The French Deists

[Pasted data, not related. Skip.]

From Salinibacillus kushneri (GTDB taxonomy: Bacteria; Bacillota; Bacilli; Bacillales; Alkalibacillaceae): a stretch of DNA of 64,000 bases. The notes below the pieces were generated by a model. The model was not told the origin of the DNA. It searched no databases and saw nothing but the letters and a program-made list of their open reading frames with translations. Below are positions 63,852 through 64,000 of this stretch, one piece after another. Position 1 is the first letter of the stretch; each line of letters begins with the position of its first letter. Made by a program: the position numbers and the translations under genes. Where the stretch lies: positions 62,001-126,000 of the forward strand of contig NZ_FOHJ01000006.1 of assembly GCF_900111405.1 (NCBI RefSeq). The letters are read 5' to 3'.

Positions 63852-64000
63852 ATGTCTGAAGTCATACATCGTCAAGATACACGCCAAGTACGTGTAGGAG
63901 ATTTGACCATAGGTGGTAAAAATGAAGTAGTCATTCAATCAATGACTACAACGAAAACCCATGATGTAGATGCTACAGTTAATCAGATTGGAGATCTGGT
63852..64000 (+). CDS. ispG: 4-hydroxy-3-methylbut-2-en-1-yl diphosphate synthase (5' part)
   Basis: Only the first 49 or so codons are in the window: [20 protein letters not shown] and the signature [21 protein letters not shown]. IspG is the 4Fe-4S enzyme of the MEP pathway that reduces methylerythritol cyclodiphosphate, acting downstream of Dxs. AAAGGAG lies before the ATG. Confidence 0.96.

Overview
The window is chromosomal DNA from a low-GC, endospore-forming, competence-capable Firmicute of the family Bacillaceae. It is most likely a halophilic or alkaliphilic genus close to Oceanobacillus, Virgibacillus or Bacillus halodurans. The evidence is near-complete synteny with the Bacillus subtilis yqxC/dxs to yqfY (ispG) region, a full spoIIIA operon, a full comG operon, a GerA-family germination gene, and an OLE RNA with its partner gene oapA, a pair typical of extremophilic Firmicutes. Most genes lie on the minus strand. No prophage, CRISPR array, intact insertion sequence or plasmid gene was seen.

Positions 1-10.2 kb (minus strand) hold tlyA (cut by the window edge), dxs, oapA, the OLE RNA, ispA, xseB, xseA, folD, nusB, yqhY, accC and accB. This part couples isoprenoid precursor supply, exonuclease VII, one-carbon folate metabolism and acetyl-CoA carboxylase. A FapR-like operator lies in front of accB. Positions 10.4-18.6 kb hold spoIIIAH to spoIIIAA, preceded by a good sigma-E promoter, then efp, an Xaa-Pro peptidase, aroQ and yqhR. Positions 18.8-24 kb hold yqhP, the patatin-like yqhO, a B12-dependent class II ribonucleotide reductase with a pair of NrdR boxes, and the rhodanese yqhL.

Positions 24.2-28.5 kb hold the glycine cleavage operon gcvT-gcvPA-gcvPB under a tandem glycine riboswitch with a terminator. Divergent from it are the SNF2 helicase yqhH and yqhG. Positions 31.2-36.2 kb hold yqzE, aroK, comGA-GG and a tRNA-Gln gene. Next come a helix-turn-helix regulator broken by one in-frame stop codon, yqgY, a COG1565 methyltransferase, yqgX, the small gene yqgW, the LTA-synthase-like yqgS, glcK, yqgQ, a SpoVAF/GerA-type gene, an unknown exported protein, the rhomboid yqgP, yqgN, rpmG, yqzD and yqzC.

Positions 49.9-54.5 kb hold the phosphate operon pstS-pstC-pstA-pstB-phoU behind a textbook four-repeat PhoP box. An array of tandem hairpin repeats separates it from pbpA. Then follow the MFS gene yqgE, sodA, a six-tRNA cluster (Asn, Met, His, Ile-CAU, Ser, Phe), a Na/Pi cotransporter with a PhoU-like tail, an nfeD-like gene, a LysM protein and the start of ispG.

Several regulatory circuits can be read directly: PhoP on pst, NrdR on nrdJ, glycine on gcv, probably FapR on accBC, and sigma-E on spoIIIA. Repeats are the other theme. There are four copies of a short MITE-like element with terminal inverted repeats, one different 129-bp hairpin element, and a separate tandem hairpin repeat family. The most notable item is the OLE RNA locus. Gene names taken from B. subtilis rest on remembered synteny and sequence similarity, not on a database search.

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THE FRENCH DEISTS In the latter part of the eighteenth century, the French deists were the most influential group of deists.   In the French Revolution, they were in control of the government and its policies for awhile.  Theophilanthropy was a deist religious cultus started in the French Revolution.  It spread natural religion deism.  Information on people associated with Theophilanthropy came from Albert Mathiez, Le Theophilanthropie et le Culte Decadaire  (Paris, 1904).     Robert Challe  (1659-1721) was a well-educated soldier and writer.  He wrote one of the best expositions of natural religion deism.   A good introduction to his ideas is the epilogue in the last section of his Militaire philosophe ou Difficultes sur la religion proposes au R. P. Malebranche (Oxford: The Voltaire Foundation,1983), 345-351.  A discussion of the book’s ideas is in C. J. Betts, Early Deism In France (The Hague: Martinus Nijhoff Publishers, 1984), 137-156.   A. J. B. Chapuis  was a former priest who married during the French Revolution.  He was a government administrator during the French Revolution.  He often gave talks to the Theophilanthropists and founded their first school. A good introduction to his ideas is the short pamphlet De l’origine du culte des théophilantropes (Paris, year VI). Francois Chas (fl. 1780) wrote  two books defending Rousseau from attacks on him.  He was a natural religion deist who did not write much concerning his deist ideas. Jean Baptiste Chemin-Dupontes  (1760-1852) was the founder of  Theophilanthropy.  The best introduction to his ideas is pages 5-30 of his Manuel de Theophilantropes (Paris, 1798). Creuze-Latouche  helped to establish Theophilanthropy.   Francois-Antoine Daubermesnil was active in the French Revolution.  He was a natural religion deist who was not hostile to Christianity in his published writings.   His ideas for a new religion was a forerunner to Theophilanthropy.  The best introduction to his ideas is the the first twenty five pages of  Extraits d’un manuscript entitled le culte des adorateurs (Paris, 1796). Julien de la Drome fils was a friend of Robespierre, and helped spread Theophilanthropy in Italy.  He was a natural religion deist.  Part of a brochure with his ideas is quoted in Albert Mathiez, Le Theophilanthropie et le Culte Decadaire  (Paris, 1904),382-3. Dupont de Nemours was a well-known economist and intellectual.  He significantly contributed to establishing Theophilanthropy as a church.  He also thought the adherents should pray before meals.  Philippe-Jacques-Étienne-Vincent Guilbert (1763- ) was a vicar, but he quit in the French Revolution.  He was then a man of letters and a newspaper publisher.  He founded a Theophilanthropic society in Rouen. Valentin Hauy (1745- 1822) was the founder of the first school for the blind and was very actively involved in the French Revolution.  He was an enthusiastic supporter of Theophilanthropy, and he has often been called the second founder of the organization.  He helped rewrite their manuals and had his choir of blind children sing at their first mass. M. Jeanne (c. 1725-c.1800) was one of the five members of the committee to direct the first Theophilanthropy group. Lebeshcu de La Bastays  (fl. 1792) was a doctor in Paris and a philosophe.  He was a natural religion deist.  The best introduction to his deist ideas is his short pamphlet Culte philosophique (Paris, 1792). Sebastien Lacroix (1768-18??) was a governmental official in Marseille and editor of a journal for republicans there.  He was a natural religion deist who excoriated revealed religions in his short pamphlet La religion naturelle  (Marseille, 179?). Claude Leger (fl. 1795) was a priest and professor of history.  During the French Revolution he married.  He was instrumental in establishing Theophilanthropy in Chalons-sur-Marne. Malfuson (fl 1795) was a former Protestant minister.  He composed poems for the Theophilanthropists in Bourges and was active in establishing Theophilanthropy there. Jean Paul Marat (1743-1793) was a physician, scientist, and writer.  He was one of the leaders of the French Revolution.  He expresses some of his deism in A Philosophical Essay on Man, 2 vols, (London, 1773), volume 1, pages vi, 33, and 155 (bottom note).  Abbe Michel (d. c. 1799) had been a devout priest before the revolution and had written several books.  During the revolution he married.  He was one of the first lecturers among the Theophilanthropists and put some of their hymns into poetic form. M. Moreau (c. 1725-c.1800) was one of the five members of the committee to direct the first Theophilanthropy group. Jullien Paillet (fl. 1795) was a watchmaker involved in French Revolutionary activities in Dijon.  He established Theophilanthropy in Dijon. Francois-Nicolas Parent (1752- ) was a priest before the French Revolution but then quit, saying all priests were charlatans.  He was a natural religion deist who gave sermons during the services of the Theophilanthropists and wrote some hymns for them.  The best introduction to his ideas is this short talk:  Discours sur l’amour de nos semblables (n. p., 179?). Philippe-Aristide-Louis-Pierre Plancher de Valcour  (1751-1815) was a playwright and theater director in Paris.   He gave a sermon honoring God for blessing France with liberty over the British and their allies during the French Revolution.  He was a natural religion deist.  His deist ideas can be read in this short pamphlet Discours prononcé le 20 prairal, jour de la fête consacrée à l’Etre Suprême (Paris, 1794). Goupil de Prefelne wanted to replace Catholicism with a deistic natural religion and enthusiastically supported Theophilanthropy. Pierre-F. Robert (fl. 1795) was an ex-priest who was instrumental in establishing Theophilanthropy in Chaisneau. Charles-Cesar Robin was a writer best known nowadays for his description of his journey through Louisiana.  A good introduction to his deist ideas is pages 3-9 & 30-40 of his De la religion naturelle (Paris, 1798). Jean-Jacques Rousseau  (1712-1778) was one of the most influential thinkers of the eighteenth century.   His deist ideas were tremendously influential, as was his political philosophy, his educational ideas, and his thoughts on the proper role of women.  The best introduction to his ideas is the last half of his  Profession of Faith of a Savoyard Vicar. Louis-Antoine-Leon de Saint-Just   (1767-1794) was one of the leaders of the French Revolution during the Terror.  A good introduction to his deist ideas is the middle part of his Discours pour la Defense de Robespierre (1) which is pages 346-355 of Oeuvres de Saint-Just, (Paris, 1834). Jacques Henri Bernardin de Saint-Pierre (1737-1814) was an engineer in the army who wrote the extremely popular novel Paul and Virginia.  He was very involved with spreading Theophilanthropy, including writing hymns for the organization. Etienne-Marie Siauve was a priest, an excellent orator, and a writer who emphasized the importance of education.  During the French Revolution he got married and became the editor of the chief Theophilanthropist periodical, L’Echo.  He was a natural religion deist.  His ideas are  discussed in pages 290-302 of Albert Mathiez, Le Theophilanthropie et le Culte Decadaire  (Paris, 1904). J.  F. Sobry was an architect, poet, and writer.  He was an early supporter of Theophilanthropy. Simon Tyssot de Patot (1655-1738) was a teacher of French and mathematics.  He wrote the novel the Voyages of Jacques Masse and caused a scandal in 1726 with his irreligious views in his Lettres choisies.  A discussion of his deist ideas is in C. J. Betts, Early Deism In France (The Hague: Martinus Nijhoff Publishers, 1984), 185-204. Lefebvre de Villebrune, was a professor of Hebrew and a translator of the works of Epictetus and Hippocrates.  He participated in establishing Theophilanthropy. C. F. Volney (1757-1820) was a historian, orientalist, and philosopher.  He was a natural religion deist.  The best introduction to his ideas is pages 110-119 and pages 303-314 of Ruins, 6th ed. (Paris, 1820). Voltaire (1694-1778) was one of the best-known writers and thinkers of the Enlightenment. The best introduction to his deist ideas is his short piece, The Sermon of the Fifty